Updated on October 3, 2015
Three 21st Century Diseases that your Doctor will not be able to Adequately Treat
About 10 years ago, I was having massive cramping episodes where I would double over in pain for an hour or so. It seemed to be a random occurrence (although as I look back now I bet it wasn’t). I also was constipated, but since this seemed to be a constant state for me I didn’t really think that was part if it. After a colonoscopy, just to make sure there wasn’t anything the Doctor could actually treat; I was diagnosed with Irritable Bowel Syndrome, IBS – C (for, you guessed it, constipation). I asked what causes this? The doctor replied we are not really sure. Well what can I do about it? The response – eat more fiber.
My interpretation of this event – the Doctor had no idea what this was, there was no pill, and the Doctor didn’t have time to deal with it. So I was on my own to fix it.
Doctor’s are trained to make a diagnosis and treat the symptoms. And thankfully they are here for those things that they are good at, traumas and acute issues. My niece has had her share of injuries so I know she is glad to have Doctors around! Chronic issues are just not something that a doctor is good at treating.
So what did I do – I ate more fiber. But also, I did some digging on my own. Thank you Internet. At that time, fake sugars (things like aspartame, saccharin, Splenda) were definitely being tied to digestive issues, plus carbonated beverages and caffeine. I figured I would stop putting those things in my body and it helped. The massive cramping didn’t come as frequently, but still the constipation continued. I figured that was as good as it was going to get. I thought maybe it was dairy, so what did I do, switch to soy. That was probably worst thing I did to my body. I’ll tackle the issues with soy in different blog.
IBS has been one of the diagnoses used to capture a variety of 21st century diseases. The main cause of these diseases – Industrial Agriculture. We are putting toxic substances produced by our current agricultural practices in our bodies daily. These are the items you find in the middle aisles of the grocery story. Diane Sanfilippo calls these items “franken foods”. In addition, there are toxic materials hiding in items that look like real food too, pesticides in non-organic produce and unhealthy meat from sick animals.
I’ve highlighted below two digestive issues that are a result of poor diets, as well as, a syndrome that is a result of both diet and current lifestyles. At the end, I highlight some resources for more information on these issues and the Paleo diet.
SIBO is an abnormality in the gut microflora that is characterized by an over growth in bacteria or yeast in the small intestine. This usually leads to leaky gut in which the membrane of your intestine allows toxins to move from the intestine into the blood. Antibiotic use and/or eating animals treated with antibiotics, along with diet, is usually one of the culprits for this condition.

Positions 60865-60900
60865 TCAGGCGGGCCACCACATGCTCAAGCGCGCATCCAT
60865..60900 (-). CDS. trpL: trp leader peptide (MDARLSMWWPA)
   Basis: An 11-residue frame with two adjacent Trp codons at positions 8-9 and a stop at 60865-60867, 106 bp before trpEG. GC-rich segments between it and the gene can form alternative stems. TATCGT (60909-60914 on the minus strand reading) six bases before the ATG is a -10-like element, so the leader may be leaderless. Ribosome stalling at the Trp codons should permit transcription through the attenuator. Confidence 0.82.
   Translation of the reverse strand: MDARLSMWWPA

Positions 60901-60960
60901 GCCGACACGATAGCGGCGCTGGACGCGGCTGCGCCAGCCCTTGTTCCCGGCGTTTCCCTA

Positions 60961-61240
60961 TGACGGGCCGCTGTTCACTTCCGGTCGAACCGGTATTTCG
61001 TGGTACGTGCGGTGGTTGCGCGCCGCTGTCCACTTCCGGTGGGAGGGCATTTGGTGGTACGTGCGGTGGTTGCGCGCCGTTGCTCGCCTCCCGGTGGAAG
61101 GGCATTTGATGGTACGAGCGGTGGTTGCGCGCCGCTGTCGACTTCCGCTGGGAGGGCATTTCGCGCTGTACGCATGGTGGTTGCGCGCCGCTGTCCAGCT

Why is this a problem? A large part of our immune system lies within the microflora in our gut.
Treating this condition usually requires a lifestyle change that includes diet and potentially supplements that help get the microflora balance back in check. Avoiding foods that are hard to digest: grains and legumes. In addition, removing refined foods, sugar and alcohol from the diet.
Chronic Candida Infections
Another type of gut microflora problem, natural yeast that is present in our system grows out of control and gets into the bloodstream. The most common causes of candida overgrowth are again antibiotic use, diet, alcohol, and chronic use of NSAID pain relievers (nonsteroidal anti-inflammatory drug). What are these you might ask? Drugs like Ibuprofen, aspirin and Aleve. Constipation is associated with this particular gut dysbiosis. (Hmm…) Same fixes as SIBO.
Adrenal Fatigue Syndrome
Another term for this particular syndrome is Non-Addison’s hypoadrenia. It is a deficiency in the functioning of the adrenal glands. These are the glands that are responsible for secreting steroid hormones that allows you to “fight or flight” from the saber-toothed tiger that’s about to eat you. Our everyday stresses have replaced that tiger. Too much of the physical, emotional, environmental or psychological stress can deplete your adrenals causing a depletion of the hormones that are secreted, particularly cortisol. Cortisol contributes to digestion, immune system responses and sleep patterns. It also works with adrenaline to create short-term memories. And if you haven’t guessed by now, poor diet contributes to the adrenals not being able to respond to stress. Interestingly, respiratory infections usually contribute to adrenal fatigue. Diet, lifestyle changes and supplements that support the adrenals (such as vitamin C) are the key components to healing this condition.